Yoshi Flower had one of the most exciting shows we saw during SXSW. At the WFNM showcase he climbed up on the amps and hovered over the audience, playing his guitar with his teeth. His energy on stage is incredible and his songs are so original. We chatted with him about the crazy performance.
Do you kind of feed off the audience?
YF: Yeah. I think so. I think it's like anything. Wow. This guy's feeding off of just life. It's like anything, if we do it together, it's just more lit. You know? My shit's not really like a solitude medium yet. I have some chill songs but, I always played music when I was alone in my room and shit and so now it feels really good to connect with other people through it instead of just retreating.
I feel like your music encompasses a lot of different genres. How do you kind of get inspired to make new music?
YF: How do I get inspired to make my music? I think that I'm a pretty keen observer of human things and it makes me overlook a lot of details which sometimes is troublesome, but I just observe. I come from the Midwest. I was raised middle class, two miles south there are slums, six miles north there's a mansion. I'm average height. I'm not that hot but I'm not that ugly. I'm not that good at singing so basically, I'm just in the middle. All of us in our own way are in the middle of everything but I just like have always felt I just have a good vantage point on stuff. So it's like it only makes sense that my music is so tied together to so many threads and that's my own. I mean, I don't know. I just do what I like. That's really it.
What's kind of the biggest challenge you face to the music industry?
You feel like you're comparing yourself to other artists?
YF: I don't really like to do it because it never feels good. I can go on and sit here be like, "Oh. Post Malone is dog shitting on me." Or I can see somebody who's not as fortunate to me and either way it never really feels-- I don't know. It's difficult to be ambitious but also be honest. I love when Oasis is like, "We're the fucking biggest band in the world. We're the best fucking band in the world." Yeah. I feel like that when I'm alone in my house because I'm the best band in that house. But this shit drains me because it's so many people trying to be heard and I respect all of them and their crap but at the same time I'm just like, "Yo. Is this really why we do this?". I'm super grateful that we're having an interview but there's always going to be a part of me that's like, "Fuck. Am I self-seeking??" I think my biggest challenge is that I don't think that stuff's as a good human tendency but same time it's like it can be fun, and it can give great experiences to people. So it's just trying to balance those contradictions, really, I guess. If that makes sense.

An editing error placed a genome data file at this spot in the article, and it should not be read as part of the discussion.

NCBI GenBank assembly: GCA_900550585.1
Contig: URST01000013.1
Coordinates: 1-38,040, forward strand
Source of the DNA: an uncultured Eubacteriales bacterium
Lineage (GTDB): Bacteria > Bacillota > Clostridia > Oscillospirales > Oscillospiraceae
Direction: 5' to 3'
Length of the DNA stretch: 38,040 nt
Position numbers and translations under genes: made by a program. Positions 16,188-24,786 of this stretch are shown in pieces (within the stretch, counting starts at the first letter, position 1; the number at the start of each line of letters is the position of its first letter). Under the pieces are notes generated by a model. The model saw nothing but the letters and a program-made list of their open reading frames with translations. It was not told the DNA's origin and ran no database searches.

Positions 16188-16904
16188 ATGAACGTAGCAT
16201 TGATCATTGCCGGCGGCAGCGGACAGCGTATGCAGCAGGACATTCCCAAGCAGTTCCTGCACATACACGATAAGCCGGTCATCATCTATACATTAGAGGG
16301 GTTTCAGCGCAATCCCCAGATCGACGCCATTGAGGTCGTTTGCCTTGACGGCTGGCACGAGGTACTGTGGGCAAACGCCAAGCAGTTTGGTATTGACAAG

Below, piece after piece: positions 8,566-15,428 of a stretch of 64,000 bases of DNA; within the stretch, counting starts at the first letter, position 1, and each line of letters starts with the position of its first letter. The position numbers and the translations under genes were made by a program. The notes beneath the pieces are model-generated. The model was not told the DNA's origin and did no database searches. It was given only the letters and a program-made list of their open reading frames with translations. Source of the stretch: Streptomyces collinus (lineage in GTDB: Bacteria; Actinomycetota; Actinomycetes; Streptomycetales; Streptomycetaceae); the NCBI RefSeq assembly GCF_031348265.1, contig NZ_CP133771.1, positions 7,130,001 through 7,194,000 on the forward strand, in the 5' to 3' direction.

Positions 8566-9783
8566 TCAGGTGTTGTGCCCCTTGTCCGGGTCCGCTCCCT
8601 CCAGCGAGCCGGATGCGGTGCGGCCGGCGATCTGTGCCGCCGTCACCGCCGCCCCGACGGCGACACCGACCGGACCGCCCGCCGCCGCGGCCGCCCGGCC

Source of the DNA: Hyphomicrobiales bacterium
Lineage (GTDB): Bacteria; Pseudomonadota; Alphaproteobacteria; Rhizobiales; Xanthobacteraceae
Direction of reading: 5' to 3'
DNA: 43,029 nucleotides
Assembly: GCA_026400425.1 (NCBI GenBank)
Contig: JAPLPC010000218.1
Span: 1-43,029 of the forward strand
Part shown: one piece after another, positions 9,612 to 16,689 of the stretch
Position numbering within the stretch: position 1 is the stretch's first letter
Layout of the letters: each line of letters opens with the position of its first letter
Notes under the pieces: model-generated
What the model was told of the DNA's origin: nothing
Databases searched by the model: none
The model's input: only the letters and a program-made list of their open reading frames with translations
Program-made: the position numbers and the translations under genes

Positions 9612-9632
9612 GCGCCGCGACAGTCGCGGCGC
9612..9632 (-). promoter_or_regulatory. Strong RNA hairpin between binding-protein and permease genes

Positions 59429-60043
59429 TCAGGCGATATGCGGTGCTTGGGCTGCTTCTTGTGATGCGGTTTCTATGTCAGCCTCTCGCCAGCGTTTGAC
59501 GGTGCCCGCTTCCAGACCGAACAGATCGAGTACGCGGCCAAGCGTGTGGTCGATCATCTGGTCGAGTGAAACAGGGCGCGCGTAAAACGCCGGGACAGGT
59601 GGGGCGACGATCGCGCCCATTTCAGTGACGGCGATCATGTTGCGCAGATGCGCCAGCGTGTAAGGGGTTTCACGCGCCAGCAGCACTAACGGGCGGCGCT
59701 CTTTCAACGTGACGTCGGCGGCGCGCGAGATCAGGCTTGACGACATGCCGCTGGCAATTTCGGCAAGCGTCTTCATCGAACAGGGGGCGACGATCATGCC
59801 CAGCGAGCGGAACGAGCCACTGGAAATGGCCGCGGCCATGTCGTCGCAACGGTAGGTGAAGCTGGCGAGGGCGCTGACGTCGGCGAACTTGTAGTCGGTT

No, for sure. For sure. I get that. You just released Dirty Water. Kind of tell me the story behind that song.
YF: I went back to Detroit, where I'm from, and I picked up a local rag. I like reading fucking local rags everywhere I go, because there's just still something about holding that shit in your hand. And no matter what, it's tabloid. Even if it's a fucking article about a library. Even a 1,000-person town, their news is just so sensational. Like, "Backpack Stolen at Local Gym!" I'm like, "All right, badass." So I was reading a Detroit rag-- I don't remember which one, but it was like, "Flint Water System Officially Changed to Detroit Water System." And then a certain constituency was appealing it, to make them figure out another thing. But it had taken two years for them to get their water back, and it's still all fucked up. And I just remember two years ago it was so buzzy. I was like, "Fuck." I got on a plane from Detroit to LA, and I was like, "Man." There's probably so many things that were so buzzworthy and they just became marginalized once it didn't matter. And what does matter mean? Oh, it attracts things? When it still held such weight?, and all these family and friends that were from where I grow up, and that I have love for, and that are just super-working-hard people. So I was kind of consumed by that. And then I landed and wrote a love song because I was with my girl Talia. It just became this torrid affair, because I was consumed with this fucking water crisis. But I didn't put it in the press release or nothing, because I just didn't want to exploit that shit, and I'm not an authority on change. I'm not even knowledgeable enough. I can't solve it, so I can't profit off it. That'd be fucked up. So I just put it out and was like, "Hey, here's my new song. Hope you like it."
What do you have coming up this year?
YF: I'm just basically just trying to be a good person. Trying to be on time for shit.
What would be your best piece of advice for a young musician?
YF: I would say my best piece of advice for a young musician would be just don't compromise your integrity, and be grateful. You can have fucking five million Instagram followers and still be a fucking chump. That shit's obsolete. I mean, it's cool if that's whatever. I respect it. But at the end of the day, it's like I want to be a fucking man, and I want to make people around me feel safer and be [freer] to express their true selves. And I think if I were to sit with a young musician, I'd be like, "Hey, that is your goal, and fuck all the other shit. That shit will come if you just focus on your writing, and your honesty, and your reliability, and your service to other people." The most supreme thing that could keep us going and well-oiled is just being of service to others. And every time people do that shit, all their dreams and aspirations just come true. So that's what I would say.